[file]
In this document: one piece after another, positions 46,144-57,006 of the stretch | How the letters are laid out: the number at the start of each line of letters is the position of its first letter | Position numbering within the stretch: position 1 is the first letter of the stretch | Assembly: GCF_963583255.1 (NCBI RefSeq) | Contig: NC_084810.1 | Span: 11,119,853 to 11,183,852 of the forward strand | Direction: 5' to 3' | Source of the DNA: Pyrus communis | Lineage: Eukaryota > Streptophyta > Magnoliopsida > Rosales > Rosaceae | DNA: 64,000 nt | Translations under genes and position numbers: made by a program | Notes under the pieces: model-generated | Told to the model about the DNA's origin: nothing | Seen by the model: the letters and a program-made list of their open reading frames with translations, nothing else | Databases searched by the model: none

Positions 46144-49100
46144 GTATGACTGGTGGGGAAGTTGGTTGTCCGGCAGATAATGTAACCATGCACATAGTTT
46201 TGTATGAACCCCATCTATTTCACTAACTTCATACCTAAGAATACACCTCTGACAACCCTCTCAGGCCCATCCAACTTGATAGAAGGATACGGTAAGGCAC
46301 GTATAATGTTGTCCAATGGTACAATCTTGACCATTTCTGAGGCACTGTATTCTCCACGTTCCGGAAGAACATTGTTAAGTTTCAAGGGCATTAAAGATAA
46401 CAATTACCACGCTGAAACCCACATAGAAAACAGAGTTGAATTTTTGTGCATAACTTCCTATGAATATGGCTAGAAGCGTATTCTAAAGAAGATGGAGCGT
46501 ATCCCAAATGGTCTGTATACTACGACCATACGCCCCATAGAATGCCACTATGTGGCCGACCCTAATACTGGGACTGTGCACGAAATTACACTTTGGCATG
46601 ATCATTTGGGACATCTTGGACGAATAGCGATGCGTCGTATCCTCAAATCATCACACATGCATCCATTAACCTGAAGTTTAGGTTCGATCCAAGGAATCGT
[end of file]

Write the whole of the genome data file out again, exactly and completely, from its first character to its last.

In this document: one piece after another, positions 46,144-57,006 of the stretch | How the letters are laid out: the number at the start of each line of letters is the position of its first letter | Position numbering within the stretch: position 1 is the first letter of the stretch | Assembly: GCF_963583255.1 (NCBI RefSeq) | Contig: NC_084810.1 | Span: 11,119,853 to 11,183,852 of the forward strand | Direction: 5' to 3' | Source of the DNA: Pyrus communis | Lineage: Eukaryota > Streptophyta > Magnoliopsida > Rosales > Rosaceae | DNA: 64,000 nt | Translations under genes and position numbers: made by a program | Notes under the pieces: model-generated | Told to the model about the DNA's origin: nothing | Seen by the model: the letters and a program-made list of their open reading frames with translations, nothing else | Databases searched by the model: none

Positions 46144-49100
46144 GTATGACTGGTGGGGAAGTTGGTTGTCCGGCAGATAATGTAACCATGCACATAGTTT
46201 TGTATGAACCCCATCTATTTCACTAACTTCATACCTAAGAATACACCTCTGACAACCCTCTCAGGCCCATCCAACTTGATAGAAGGATACGGTAAGGCAC
46301 GTATAATGTTGTCCAATGGTACAATCTTGACCATTTCTGAGGCACTGTATTCTCCACGTTCCGGAAGAACATTGTTAAGTTTCAAGGGCATTAAAGATAA
46401 CAATTACCACGCTGAAACCCACATAGAAAACAGAGTTGAATTTTTGTGCATAACTTCCTATGAATATGGCTAGAAGCGTATTCTAAAGAAGATGGAGCGT
46501 ATCCCAAATGGTCTGTATACTACGACCATACGCCCCATAGAATGCCACTATGTGGCCGACCCTAATACTGGGACTGTGCACGAAATTACACTTTGGCATG
46601 ATCATTTGGGACATCTTGGACGAATAGCGATGCGTCGTATCCTCAAATCATCACACATGCATCCATTAACCTGAAGTTTAGGTTCGATCCAAGGAATCGT